The intricate problem in the case of democracy is reflected in the nature of the instrument of government, which is demonstrated by conflicts of classes, parties and individuals. The elections and plebiscites were invented to cover the failure of these unsuccessful experiments to solve this problem. The solution lies in finding an instrument of government other than those which are subject to conflict and which represent only one faction of society; that is to say, an instrument of government which is not a party class, sect or a tribe, but an instrument of government which is the people as a whole. In other words, we seek an instrument of government which neither represents the people nor speaks in their name.

Haunted by the Ghost of Imperialism: The Establishment of a Presidential Pattern

I count the president among the Americans who are sunk in stereotypes and dogmas
Leon Wieseltier writes, from the Left, of the Apologizer-in-Chief as the The New Republic's Washington Diarist points out that "the awakening peoples prefer our assistance to our penance" —
even if the good people at the White House want you to know that he is somehow a hero of this springtime. By now—after Tehran, Tunis, Cairo, and Tripoli—a presidential pattern has been established. Obama’s reluctance to lead, and to establish the United States ringingly and incontrovertibly as the ally of the freedom movements, is owed to many things, but most of all, I think, it is the result of certain conventional assumptions about the historical agency of the United States in the developing world.

In almost his every pronouncement about the valiant accomplishments of the liberalizing crowds in “the Arab street” (now an honorific!), Obama keeps insisting that we had nothing to do with this, that they did all this on their own, that Arab democracy must not be the work of the United States or any foreign power. He dreads the imputation of our influence. All his assurances of a new world notwithstanding, he is haunted by the ghost of imperialism.

…the post-post-imperialist moment in the Arab world … means only that the awakening peoples prefer our assistance to our penance. Obama seems to prefer something like the opposite. He seems to believe that American support for Arab democracy—actual support, loud support, practical support—would constitute a repetition of an old and ugly pattern of American intrusion, and would therefore set the collective memory of the region against us.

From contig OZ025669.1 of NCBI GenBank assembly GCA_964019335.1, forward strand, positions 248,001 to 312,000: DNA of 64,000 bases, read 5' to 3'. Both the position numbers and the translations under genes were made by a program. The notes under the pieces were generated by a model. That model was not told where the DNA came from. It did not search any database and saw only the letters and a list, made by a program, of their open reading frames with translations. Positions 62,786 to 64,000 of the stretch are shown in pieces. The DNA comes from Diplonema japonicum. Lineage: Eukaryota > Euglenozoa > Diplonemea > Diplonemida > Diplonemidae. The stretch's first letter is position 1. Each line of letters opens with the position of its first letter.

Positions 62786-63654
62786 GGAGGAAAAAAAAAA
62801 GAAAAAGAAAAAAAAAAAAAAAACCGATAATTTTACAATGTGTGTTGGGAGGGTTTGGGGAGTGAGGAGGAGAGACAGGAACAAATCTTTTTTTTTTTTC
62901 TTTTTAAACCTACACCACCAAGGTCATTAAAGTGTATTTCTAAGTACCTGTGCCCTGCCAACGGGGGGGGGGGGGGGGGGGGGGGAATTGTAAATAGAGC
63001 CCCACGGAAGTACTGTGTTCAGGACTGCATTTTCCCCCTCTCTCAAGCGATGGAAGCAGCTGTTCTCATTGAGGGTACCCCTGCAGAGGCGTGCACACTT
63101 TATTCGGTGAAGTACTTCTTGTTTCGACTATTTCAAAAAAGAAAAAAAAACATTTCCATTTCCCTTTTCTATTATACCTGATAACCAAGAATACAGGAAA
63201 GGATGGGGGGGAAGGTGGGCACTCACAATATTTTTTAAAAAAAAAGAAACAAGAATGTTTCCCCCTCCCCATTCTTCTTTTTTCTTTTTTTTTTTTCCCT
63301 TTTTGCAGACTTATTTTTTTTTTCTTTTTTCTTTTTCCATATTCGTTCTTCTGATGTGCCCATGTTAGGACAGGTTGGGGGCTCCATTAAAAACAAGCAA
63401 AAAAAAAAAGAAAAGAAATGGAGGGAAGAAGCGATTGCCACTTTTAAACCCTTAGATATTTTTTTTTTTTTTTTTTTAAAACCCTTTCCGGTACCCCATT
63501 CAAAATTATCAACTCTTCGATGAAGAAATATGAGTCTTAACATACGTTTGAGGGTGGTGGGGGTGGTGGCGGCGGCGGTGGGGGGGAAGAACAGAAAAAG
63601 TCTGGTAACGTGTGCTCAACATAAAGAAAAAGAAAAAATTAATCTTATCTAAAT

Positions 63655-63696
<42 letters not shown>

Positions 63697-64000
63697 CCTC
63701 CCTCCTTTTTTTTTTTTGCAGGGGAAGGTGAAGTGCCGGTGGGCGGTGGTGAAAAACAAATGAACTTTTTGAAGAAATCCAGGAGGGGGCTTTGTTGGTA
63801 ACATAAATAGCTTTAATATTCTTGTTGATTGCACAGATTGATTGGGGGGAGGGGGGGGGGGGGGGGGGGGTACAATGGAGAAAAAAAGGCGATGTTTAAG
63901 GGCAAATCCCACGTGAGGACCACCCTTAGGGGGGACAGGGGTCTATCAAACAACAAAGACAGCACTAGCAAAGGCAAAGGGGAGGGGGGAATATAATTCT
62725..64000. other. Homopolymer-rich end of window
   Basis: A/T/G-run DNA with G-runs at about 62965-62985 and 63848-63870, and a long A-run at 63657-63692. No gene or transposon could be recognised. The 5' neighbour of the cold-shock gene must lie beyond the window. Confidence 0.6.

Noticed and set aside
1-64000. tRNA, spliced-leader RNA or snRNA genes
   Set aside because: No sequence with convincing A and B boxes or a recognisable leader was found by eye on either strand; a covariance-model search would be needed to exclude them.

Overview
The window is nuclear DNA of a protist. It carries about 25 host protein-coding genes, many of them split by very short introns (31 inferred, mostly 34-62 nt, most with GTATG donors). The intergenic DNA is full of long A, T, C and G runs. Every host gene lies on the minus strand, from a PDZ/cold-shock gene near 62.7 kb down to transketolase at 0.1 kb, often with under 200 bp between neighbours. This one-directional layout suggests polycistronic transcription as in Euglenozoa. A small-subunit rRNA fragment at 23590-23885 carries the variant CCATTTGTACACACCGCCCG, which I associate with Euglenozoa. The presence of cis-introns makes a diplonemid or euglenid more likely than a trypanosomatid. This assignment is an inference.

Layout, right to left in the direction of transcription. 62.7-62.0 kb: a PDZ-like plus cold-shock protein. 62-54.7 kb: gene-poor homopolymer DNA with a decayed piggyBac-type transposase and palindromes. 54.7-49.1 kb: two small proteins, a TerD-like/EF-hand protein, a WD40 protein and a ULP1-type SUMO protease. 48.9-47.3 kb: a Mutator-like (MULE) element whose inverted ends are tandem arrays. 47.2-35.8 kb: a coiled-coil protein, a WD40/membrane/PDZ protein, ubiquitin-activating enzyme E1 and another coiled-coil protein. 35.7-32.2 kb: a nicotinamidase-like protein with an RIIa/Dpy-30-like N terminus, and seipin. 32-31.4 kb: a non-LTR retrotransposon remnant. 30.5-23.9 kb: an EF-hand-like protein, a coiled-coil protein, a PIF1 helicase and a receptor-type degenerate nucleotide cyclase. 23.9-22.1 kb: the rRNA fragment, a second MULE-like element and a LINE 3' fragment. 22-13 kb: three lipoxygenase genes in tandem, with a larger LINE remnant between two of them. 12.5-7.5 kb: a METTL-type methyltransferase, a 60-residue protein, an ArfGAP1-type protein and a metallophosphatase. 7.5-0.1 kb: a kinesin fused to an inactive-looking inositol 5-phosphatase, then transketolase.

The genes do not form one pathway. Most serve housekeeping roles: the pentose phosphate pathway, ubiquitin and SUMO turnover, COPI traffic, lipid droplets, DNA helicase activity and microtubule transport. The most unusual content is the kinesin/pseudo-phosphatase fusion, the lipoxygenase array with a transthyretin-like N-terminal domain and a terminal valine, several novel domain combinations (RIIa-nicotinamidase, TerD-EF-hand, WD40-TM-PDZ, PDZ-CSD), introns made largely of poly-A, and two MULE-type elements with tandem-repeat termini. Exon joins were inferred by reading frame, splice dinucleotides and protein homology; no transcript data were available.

Paris Sera Toujours Paris - IX

For those of you getting sentimental for the city of lights, art, fashion, etc., etc.™®©, ¡No Pasarán! Brings you truth in advertising.

Obama's Failure to Close Guantanamo? It's the Fault of Bush and of the Trap Laid by His Evil Henchmen

It's all Bush's fault! (Bounced.) Indeed, it isn't just his fault, it was an evil trap deliberately left there by Dubya and his henchmen!

Bush Derangement Syndrome is back in force in France (but did it ever leave Europe's shores?), as Le Monde — which obviously has no idea of the contents of the Geneva Convention — describes the Guantánamo situation as a "judicial trap" (and "a pure illegality" concerning "that place of shame" where "torture" was "practiced" on "so-called terrorists") laid by lying, conniving, treacherous officials of the Bush administration. With most Le Monde readers adding their habitual hooey, this of course means in turn that Barack Obama is but a poor defenseless victim of the evil Bush — as you can see in the piece's title (Barack Obama Caught in the Guantanamo Trap) and in very first sentence (read in the original French).
The legal trap set by the Bush administration, rooted in the ideology of the "war on terror", closes in on the Obama Administration. … the U.S. president [signed] a presidential order authorizing the internment without trial and for an unlimited period of some detainees at the military base at Guantanamo Bay, Cuba.

... That trap, set up after al Qaeda's attacks on September 11, 2001, initially consisted in the invention of a legal category, called "unlawful enemy combatant", for the sole purpose of derogating from American and international law, especially the law of war as codified in the Geneva Conventions.

Insomuch as the so-called terrorists did not fit into the usual categories of the law, it was as simple to create the Guantanamo prison as it was to practice torture on them, as long as "legal guidelines" decreed them to be in accordance with the law.

... According to the principle of self-fulfilling prophecy, by legalizing de facto a legal "black hole", the Bush administration created prisoners untouchable by the courts.…

On May 21, 2009, Mr Obama acknowledged that the latter constitute "the most difficult specific issue facing" his administration. Today, by decree, he finds himself entangled in this outrageous situation and [having had], in turn, to confirm a pure illegality: the endless deprivation of liberty imposed on human beings without trial.

"You broke it, you fix it", goes an American saying … Washington, under George Bush, "broke" the respect that his administration owed to international law. Barack Obama intended to fix it. Faced with a Congress where Republicans (massively) and Democrats (mostly) choose security imperatives over any other concern, he vows he still wants to fulfill that promise. And, ultimately, to close that place of shame.

But meanwhile, he too has come to derogate from international law. The easy solution would be to follow the view of a certain Jack Goldsmith, former writer of George Bush's "legal guidelines"; he recently advised Obama to stick to a simple standard: "Do not put the terrorists on trial, lock them up." Realism consists in remembering that the renouncement of law always ends up turning against he who allows himself down that path, even if he believes what he is doing is only temporary